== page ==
The Intercept debuted a new look Friday, shrinking its navigation bar, adding a pageview counter and reconfiguring the homepage layout.
The new design allows readers to see more content — one prominent story and four secondary stories — without having to scroll.
Here’s a look at the transformation:
The new icon next to the tally of comments for each story indicates how many pageviews the article received. The new feature is meant to help readers choose between stories, said John Cook, editor-in-chief at the Intercept.
“Gawker publishes traffic data, so does Business Insider,” Cook said. “It’s an easy way for readers to gauge which stories on the front page might be more interesting.”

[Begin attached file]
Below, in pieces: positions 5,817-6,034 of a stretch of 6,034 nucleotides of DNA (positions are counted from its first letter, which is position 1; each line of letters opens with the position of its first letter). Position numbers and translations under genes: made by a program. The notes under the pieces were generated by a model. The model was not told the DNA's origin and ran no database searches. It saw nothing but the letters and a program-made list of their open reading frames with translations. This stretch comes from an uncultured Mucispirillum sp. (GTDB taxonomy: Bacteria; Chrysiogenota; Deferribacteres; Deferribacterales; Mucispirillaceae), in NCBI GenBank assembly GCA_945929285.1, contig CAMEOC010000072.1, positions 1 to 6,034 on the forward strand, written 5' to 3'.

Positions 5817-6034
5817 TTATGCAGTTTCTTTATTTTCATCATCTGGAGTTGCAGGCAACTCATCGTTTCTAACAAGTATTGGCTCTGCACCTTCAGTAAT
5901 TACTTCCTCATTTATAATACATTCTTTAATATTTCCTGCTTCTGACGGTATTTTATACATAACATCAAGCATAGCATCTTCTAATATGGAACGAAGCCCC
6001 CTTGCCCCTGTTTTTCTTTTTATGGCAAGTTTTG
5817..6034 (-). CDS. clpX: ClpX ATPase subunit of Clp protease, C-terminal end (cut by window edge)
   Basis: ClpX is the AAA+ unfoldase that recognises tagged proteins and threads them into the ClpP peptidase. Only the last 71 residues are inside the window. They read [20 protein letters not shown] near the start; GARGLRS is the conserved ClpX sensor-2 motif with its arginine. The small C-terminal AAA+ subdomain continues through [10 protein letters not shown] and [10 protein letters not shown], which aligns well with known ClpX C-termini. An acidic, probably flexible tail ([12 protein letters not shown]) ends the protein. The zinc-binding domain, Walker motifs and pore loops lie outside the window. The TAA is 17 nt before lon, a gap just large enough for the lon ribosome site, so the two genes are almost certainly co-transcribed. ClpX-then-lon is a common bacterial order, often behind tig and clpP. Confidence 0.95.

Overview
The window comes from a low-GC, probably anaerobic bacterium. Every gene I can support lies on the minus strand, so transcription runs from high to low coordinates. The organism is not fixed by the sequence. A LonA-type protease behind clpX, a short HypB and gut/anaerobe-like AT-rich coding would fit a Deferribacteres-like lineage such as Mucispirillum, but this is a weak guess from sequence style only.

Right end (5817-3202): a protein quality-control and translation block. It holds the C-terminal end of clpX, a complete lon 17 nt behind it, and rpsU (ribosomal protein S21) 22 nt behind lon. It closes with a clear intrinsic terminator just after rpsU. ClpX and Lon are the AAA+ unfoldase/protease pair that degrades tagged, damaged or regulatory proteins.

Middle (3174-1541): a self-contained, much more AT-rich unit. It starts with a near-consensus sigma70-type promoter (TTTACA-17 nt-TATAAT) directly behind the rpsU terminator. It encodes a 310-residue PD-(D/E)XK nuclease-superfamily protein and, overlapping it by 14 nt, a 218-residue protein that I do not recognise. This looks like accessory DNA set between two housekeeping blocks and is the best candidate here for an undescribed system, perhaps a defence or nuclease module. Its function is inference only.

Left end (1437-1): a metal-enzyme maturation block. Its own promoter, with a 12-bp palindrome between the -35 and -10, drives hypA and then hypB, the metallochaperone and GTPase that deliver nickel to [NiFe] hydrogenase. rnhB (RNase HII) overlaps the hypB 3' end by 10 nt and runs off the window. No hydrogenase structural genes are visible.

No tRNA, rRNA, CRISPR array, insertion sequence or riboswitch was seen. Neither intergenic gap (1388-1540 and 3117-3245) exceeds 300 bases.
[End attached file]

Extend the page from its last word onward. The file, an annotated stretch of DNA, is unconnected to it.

Also new is a “most popular” sidebar that stays frozen on the left side of the page as users scroll:
Intercept co-founder Glenn Greenwald referred to the redesign as “stage 1,” on Twitter, implying that more change might be on the way:
Re-design! Stage 1 https://t.co/C3nTZhvw5C
— Glenn Greenwald (@ggreenwald) August 29, 2014